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Greater Niagara Chamber of Commerce

Daily Update: March 20, 2023

In this edition:

Ontario introduces Working for Workers Act, 2023

Today, the Ontario government introduced the Working for Workers Act, 2023. In a media release, the Government focused on its decision to strengthen protections for vulnerable and migrant workers. If passed, the Act would establish the highest maximum fines in Canada for businesses and people who are convicted of withholding a foreign national’s passport or work permit.

“Anyone who preys on vulnerable members in our community has no place in our society,” said Monte McNaughton, Minister of Labour, Immigration, Training and Skills Development. “If you think you’re going to deny someone’s basic human rights by withholding their passport, we’re going to hit your pocketbook, and you will be behind bars for a long time.”

The changes to be introduced will:

  • Allow military reservists job protection when they are deployed to emergency operations inside Canada (even if it’s their first day at a new job), reduce the length of employment required for all other reasons from three months to two months, and expand the reasons for taking reservist leave to include where the employee may need additional time off to recover from physical or mental injuries.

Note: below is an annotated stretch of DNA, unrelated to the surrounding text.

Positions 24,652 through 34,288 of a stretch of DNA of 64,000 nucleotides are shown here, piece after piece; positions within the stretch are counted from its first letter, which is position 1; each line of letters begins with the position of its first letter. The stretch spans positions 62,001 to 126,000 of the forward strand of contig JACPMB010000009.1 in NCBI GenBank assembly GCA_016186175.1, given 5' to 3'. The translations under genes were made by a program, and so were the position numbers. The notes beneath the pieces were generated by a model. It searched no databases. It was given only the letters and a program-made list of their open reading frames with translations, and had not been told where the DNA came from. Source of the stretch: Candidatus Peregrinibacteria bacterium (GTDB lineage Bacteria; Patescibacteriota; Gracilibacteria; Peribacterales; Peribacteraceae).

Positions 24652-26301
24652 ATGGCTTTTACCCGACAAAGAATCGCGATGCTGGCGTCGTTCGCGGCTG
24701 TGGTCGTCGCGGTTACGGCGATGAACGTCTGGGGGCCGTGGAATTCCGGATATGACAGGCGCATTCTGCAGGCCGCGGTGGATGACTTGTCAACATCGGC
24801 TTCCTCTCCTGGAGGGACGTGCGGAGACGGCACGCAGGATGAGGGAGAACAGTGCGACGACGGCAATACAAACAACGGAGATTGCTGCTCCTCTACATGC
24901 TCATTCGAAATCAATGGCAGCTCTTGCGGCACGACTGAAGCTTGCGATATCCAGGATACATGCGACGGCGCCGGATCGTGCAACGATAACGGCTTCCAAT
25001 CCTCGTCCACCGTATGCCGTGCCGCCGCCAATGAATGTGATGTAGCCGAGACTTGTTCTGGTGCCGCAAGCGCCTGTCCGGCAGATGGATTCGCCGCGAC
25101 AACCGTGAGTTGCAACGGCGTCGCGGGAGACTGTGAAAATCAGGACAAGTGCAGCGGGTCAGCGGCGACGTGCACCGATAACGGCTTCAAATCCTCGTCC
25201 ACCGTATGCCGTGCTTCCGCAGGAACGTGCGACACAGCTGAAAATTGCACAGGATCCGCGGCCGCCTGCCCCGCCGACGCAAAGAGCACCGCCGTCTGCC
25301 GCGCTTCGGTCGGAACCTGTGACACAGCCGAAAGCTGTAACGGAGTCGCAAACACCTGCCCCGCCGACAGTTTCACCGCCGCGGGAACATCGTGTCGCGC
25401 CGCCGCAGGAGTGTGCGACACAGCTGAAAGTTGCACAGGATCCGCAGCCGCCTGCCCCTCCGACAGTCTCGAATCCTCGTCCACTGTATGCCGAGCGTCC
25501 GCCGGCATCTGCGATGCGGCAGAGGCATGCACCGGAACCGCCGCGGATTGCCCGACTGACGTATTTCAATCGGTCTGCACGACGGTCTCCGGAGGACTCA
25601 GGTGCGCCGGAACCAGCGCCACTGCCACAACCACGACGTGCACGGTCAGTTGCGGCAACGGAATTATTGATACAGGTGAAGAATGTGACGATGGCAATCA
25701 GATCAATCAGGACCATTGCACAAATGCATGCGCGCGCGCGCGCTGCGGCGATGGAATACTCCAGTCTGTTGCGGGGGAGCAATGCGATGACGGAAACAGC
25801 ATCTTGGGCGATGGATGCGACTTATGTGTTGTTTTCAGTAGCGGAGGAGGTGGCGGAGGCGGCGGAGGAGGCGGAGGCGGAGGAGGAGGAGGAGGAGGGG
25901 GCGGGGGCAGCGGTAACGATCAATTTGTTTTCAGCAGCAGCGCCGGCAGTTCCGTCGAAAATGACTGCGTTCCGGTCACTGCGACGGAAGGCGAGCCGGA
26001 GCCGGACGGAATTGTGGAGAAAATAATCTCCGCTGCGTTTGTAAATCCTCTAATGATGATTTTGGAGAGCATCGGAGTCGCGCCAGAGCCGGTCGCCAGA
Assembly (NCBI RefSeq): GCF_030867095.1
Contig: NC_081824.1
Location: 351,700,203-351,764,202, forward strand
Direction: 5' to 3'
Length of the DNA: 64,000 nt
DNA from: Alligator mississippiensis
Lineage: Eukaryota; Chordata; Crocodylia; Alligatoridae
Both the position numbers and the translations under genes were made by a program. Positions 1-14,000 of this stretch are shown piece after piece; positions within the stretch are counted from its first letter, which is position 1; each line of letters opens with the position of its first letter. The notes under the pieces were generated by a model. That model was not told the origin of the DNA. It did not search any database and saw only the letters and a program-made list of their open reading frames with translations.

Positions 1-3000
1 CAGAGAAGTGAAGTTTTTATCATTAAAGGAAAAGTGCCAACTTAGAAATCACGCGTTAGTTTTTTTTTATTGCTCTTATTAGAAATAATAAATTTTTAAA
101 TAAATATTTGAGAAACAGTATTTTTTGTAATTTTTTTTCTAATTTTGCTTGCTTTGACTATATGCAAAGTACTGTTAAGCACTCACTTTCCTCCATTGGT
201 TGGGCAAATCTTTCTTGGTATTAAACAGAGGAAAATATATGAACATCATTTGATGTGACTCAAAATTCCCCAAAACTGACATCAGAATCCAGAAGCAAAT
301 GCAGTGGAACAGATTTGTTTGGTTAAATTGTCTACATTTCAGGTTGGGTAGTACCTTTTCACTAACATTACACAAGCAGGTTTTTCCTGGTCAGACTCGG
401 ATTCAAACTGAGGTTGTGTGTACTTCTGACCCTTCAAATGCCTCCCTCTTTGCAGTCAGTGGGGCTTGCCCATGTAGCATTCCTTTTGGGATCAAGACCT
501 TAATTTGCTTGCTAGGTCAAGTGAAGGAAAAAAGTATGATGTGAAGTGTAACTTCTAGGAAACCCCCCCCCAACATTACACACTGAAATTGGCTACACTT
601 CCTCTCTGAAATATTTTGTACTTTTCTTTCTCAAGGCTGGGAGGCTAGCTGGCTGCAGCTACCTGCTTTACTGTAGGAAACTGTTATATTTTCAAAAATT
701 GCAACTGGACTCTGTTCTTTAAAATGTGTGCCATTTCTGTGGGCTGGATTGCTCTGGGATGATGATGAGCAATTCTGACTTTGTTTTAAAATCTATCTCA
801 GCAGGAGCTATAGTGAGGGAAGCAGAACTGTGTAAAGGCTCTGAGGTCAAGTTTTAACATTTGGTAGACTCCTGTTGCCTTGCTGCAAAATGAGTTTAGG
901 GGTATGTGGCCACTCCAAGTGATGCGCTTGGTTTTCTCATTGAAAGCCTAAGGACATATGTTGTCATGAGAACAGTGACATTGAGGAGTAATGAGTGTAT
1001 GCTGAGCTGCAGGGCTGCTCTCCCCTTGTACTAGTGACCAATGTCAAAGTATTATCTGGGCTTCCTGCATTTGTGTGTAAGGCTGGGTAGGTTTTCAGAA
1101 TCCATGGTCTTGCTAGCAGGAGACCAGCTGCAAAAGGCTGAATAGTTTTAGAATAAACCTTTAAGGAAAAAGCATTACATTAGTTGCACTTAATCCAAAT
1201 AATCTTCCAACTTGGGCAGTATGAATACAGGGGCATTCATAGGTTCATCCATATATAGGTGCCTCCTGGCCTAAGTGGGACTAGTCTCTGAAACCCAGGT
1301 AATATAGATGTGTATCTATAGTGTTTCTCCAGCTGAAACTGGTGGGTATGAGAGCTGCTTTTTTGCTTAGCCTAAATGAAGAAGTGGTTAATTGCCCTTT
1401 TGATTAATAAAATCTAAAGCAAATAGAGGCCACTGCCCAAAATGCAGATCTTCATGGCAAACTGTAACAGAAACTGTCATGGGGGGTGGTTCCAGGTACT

• Increase the maximum fine that may be imposed on a corporation convicted of an offence under the Occupational Health and Safety Act (OHSA) from $1.5 million to $2 million. This would give Ontario the highest maximum corporate fines under workplace health and safety legislation in Canada.
  • Give greater certainty to employees starting a new job by proposing regulatory changes to require employers provide employees with information about their job, such as pay, work location and hours of work.
  • Include employees who work solely from home in the count for mass termination provisions.
  • Establish the highest maximum fines in Canada for employers and people who are convicted of taking possession of or retaining a foreign national’s passport or work permit.
  • Introduce further measures to help remove barriers facing internationally trained professionals when seeking registration in regulated professions in Ontario, which includes clarifying that a regulated profession can only accept Canadian experience in satisfaction of a qualification for registration if it also accepts alternatives that meet certain criteria.
  • Introduce new regulatory amendments that will make the skilled trades more accessible to women by ensuring they have access to at least one women’s-only washroom on jobsites and properly fitting equipment such as uniforms, boots and safety harnesses.